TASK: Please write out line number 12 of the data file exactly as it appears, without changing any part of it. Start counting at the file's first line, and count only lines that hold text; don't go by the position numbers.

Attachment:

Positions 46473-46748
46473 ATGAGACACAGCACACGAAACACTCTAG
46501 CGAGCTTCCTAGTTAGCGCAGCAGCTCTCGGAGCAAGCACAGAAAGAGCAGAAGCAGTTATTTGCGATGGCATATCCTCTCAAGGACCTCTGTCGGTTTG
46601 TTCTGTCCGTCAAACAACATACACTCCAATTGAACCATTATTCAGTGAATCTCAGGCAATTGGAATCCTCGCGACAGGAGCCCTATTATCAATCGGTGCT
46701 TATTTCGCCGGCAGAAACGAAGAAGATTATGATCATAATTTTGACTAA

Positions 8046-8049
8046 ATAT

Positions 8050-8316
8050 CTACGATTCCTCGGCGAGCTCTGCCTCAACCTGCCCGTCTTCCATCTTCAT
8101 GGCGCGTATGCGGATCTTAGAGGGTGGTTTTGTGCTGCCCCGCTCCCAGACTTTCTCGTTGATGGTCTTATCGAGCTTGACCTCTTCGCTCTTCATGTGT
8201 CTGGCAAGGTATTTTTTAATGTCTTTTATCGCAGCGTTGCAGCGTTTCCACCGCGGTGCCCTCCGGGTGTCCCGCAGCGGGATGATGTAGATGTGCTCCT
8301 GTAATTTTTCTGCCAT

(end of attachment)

8301 GTAATTTTTCTGCCAT